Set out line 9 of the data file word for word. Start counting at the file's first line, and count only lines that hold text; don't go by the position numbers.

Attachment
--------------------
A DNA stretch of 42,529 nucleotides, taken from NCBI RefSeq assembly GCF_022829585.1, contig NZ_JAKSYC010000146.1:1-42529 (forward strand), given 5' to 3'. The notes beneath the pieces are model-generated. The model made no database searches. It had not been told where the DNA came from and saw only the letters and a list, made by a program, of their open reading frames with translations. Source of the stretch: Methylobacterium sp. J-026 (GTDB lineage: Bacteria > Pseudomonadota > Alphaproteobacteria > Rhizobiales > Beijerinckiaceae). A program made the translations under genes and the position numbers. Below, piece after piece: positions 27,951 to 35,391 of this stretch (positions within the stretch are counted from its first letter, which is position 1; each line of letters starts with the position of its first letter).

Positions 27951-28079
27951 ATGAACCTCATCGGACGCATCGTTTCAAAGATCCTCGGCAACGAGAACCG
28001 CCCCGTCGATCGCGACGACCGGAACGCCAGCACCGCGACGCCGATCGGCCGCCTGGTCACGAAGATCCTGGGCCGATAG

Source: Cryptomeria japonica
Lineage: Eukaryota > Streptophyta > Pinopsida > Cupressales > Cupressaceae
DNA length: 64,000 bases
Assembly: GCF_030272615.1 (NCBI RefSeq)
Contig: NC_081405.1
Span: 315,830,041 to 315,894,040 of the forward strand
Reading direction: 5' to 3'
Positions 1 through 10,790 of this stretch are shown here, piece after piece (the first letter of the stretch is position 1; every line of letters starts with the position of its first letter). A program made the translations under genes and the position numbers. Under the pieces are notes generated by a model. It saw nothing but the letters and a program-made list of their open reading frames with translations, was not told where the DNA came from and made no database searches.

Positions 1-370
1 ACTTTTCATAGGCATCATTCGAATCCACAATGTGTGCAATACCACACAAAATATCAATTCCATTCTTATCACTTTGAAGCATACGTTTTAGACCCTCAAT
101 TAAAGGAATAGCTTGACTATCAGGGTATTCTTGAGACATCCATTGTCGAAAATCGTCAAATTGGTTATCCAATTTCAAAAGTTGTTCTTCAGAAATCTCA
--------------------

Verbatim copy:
Contig: NC_081405.1